A short sale package is going to require the Seller of the home to submit a bunch of information, because the bank wants to make sure there is a true hardship.  The bank is going to want to see bank statements. They're going to want to see financial statements. They're going to want to see tax returns. They're going to want a letter telling them why you have to sell. Their thought is that if you can afford the home and stay in it, if you can still make the monthly payments.  To the bank it doesn't matter that the home's not worth what you bought it for.

A true hardship could be many things. It could be a divorce. It could be a death in the family. It could be a job transfer or an illness.  After the package is put together and sent to the bank, then waiting begins. So remember, it takes a bit of time and you need to be patient.

So you wait and you wait and you wait, and then you get a response from the bank saying, "Okay, yes. We will approve the short sale."

This wold be fantastic, if it happens. But most of the time the bank will counter back and say, "You know what? We're not going to approve that price. We sent out two real estate agents to do what's called a BPO or broker price opinion. They filled out this long form with pictures of local comparable sales and sent it back to us.  And we believe your home is actually worth $400,000 in today's market. We're not going to forgive it $140,000, down to the $360,000, but we will forgive the debt up to $100,000, down to the $400,000.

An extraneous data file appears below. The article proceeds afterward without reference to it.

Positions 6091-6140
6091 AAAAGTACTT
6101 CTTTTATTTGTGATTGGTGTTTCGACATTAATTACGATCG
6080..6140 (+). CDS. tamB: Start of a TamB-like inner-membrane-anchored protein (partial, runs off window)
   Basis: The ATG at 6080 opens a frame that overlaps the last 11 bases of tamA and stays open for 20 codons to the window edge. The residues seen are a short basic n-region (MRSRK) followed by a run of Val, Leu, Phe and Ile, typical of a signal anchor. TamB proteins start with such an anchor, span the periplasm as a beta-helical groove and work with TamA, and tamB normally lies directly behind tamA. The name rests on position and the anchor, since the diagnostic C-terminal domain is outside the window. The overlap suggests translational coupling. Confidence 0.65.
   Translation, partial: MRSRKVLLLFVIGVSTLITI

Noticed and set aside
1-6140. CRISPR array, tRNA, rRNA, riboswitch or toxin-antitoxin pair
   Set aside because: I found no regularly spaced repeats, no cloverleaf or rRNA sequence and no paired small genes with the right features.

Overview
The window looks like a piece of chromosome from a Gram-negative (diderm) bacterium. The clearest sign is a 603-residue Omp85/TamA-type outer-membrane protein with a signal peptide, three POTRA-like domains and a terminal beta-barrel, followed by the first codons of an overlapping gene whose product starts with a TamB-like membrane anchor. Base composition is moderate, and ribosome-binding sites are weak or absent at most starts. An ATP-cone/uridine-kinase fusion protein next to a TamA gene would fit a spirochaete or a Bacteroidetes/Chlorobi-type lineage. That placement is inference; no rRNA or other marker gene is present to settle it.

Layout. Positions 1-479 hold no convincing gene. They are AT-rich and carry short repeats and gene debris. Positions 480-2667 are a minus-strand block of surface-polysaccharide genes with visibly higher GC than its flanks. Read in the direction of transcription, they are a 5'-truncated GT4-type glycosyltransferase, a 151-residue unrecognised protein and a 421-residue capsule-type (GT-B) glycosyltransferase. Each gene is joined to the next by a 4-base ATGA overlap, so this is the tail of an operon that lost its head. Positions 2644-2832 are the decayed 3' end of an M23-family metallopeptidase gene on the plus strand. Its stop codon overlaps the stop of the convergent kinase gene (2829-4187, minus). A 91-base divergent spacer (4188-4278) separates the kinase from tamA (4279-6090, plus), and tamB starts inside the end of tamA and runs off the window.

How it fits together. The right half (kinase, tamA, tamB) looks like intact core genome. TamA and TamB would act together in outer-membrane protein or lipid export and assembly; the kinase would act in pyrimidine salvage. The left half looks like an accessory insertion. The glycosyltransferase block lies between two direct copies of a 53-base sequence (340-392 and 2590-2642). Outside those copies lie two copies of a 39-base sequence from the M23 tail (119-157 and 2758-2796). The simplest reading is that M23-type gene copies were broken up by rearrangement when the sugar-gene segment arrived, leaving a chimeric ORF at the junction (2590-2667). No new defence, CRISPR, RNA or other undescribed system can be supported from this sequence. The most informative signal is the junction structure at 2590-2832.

And at that point, the agent goes back to the original buyer and says, "Okay. They won't approve $360,000 but they will approve $400,000. Would you be willing to take it?" And here's the crazy thing. Even though you've waited anywhere from 30 to 90 days to get that answer, the bank wants your response within usually 48 to 72 hours. Isn't that crazy? You wait that long but they want a really quick answer after they've responded.

So now we have an answer from the bank and what happens, probably nine times out of ten, the original buyer has already found another home. They waited and waited, but couldn't wait any more. They needed a place for their family. They found a home. They're probably already living in it. The silver lining is that the Seller (and their Realtor) now know what the bank is willing to approve, so you can now have a somewhat normal Escrow.

This is where you may see in the description of the Multiple Listing Service, "bank approved price." And that's how we know. Because somebody else played the waiting game, but lost interest, or maybe they couldn't get financing, or whatever. But now there is a bank approved price.

So if you're looking through the Multiple Listing Service and you've found a short sale and you've heard, "Oh, don't go for short sales. They take forever," but you see in there bank approved, then go for it.  And if you're in Southern California, more specifically, the Los Angeles area, then definitely call me and I'll be glad to help you with the purchase.

Now, if the offer was written properly and everything goes well, it's important to know that all the contingency periods don't start until you get written approval from the bank. So don't worry about your contingency period, because as long as the offer is written well, then all the contingencies start the day you get written approval from the bank.

But remember, more than anything, you're going to need patience. If you don't have patience, I would not recommend short sales for you.